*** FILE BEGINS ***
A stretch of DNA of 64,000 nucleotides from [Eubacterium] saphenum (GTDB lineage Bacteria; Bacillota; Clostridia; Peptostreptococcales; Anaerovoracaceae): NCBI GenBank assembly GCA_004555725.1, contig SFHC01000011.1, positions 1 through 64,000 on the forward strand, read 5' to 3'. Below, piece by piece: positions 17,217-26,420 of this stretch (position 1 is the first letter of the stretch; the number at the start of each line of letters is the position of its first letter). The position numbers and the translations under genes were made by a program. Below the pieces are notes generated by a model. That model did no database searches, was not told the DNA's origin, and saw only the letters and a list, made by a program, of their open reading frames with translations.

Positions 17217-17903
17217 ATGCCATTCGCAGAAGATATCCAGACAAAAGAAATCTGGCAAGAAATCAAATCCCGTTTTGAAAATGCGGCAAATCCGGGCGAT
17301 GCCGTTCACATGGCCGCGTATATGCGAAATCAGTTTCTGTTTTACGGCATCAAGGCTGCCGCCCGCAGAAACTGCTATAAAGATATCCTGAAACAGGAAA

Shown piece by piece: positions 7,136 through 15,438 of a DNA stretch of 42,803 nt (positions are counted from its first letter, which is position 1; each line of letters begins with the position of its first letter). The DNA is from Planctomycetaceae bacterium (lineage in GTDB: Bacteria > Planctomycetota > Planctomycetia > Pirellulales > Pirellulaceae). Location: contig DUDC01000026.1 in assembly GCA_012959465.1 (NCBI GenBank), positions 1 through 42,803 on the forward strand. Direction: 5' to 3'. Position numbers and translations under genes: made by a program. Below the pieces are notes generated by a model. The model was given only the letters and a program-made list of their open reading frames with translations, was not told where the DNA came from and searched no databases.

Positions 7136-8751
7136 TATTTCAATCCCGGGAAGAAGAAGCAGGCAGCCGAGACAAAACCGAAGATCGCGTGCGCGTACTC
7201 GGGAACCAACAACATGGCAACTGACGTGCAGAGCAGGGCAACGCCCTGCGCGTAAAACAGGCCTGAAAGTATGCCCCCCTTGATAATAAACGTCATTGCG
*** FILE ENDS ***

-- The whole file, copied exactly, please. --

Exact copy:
A stretch of DNA of 64,000 nucleotides from [Eubacterium] saphenum (GTDB lineage Bacteria; Bacillota; Clostridia; Peptostreptococcales; Anaerovoracaceae): NCBI GenBank assembly GCA_004555725.1, contig SFHC01000011.1, positions 1 through 64,000 on the forward strand, read 5' to 3'. Below, piece by piece: positions 17,217-26,420 of this stretch (position 1 is the first letter of the stretch; the number at the start of each line of letters is the position of its first letter). The position numbers and the translations under genes were made by a program. Below the pieces are notes generated by a model. That model did no database searches, was not told the DNA's origin, and saw only the letters and a list, made by a program, of their open reading frames with translations.

Positions 17217-17903
17217 ATGCCATTCGCAGAAGATATCCAGACAAAAGAAATCTGGCAAGAAATCAAATCCCGTTTTGAAAATGCGGCAAATCCGGGCGAT
17301 GCCGTTCACATGGCCGCGTATATGCGAAATCAGTTTCTGTTTTACGGCATCAAGGCTGCCGCCCGCAGAAACTGCTATAAAGATATCCTGAAACAGGAAA

Shown piece by piece: positions 7,136 through 15,438 of a DNA stretch of 42,803 nt (positions are counted from its first letter, which is position 1; each line of letters begins with the position of its first letter). The DNA is from Planctomycetaceae bacterium (lineage in GTDB: Bacteria > Planctomycetota > Planctomycetia > Pirellulales > Pirellulaceae). Location: contig DUDC01000026.1 in assembly GCA_012959465.1 (NCBI GenBank), positions 1 through 42,803 on the forward strand. Direction: 5' to 3'. Position numbers and translations under genes: made by a program. Below the pieces are notes generated by a model. The model was given only the letters and a program-made list of their open reading frames with translations, was not told where the DNA came from and searched no databases.

Positions 7136-8751
7136 TATTTCAATCCCGGGAAGAAGAAGCAGGCAGCCGAGACAAAACCGAAGATCGCGTGCGCGTACTC
7201 GGGAACCAACAACATGGCAACTGACGTGCAGAGCAGGGCAACGCCCTGCGCGTAAAACAGGCCTGAAAGTATGCCCCCCTTGATAATAAACGTCATTGCG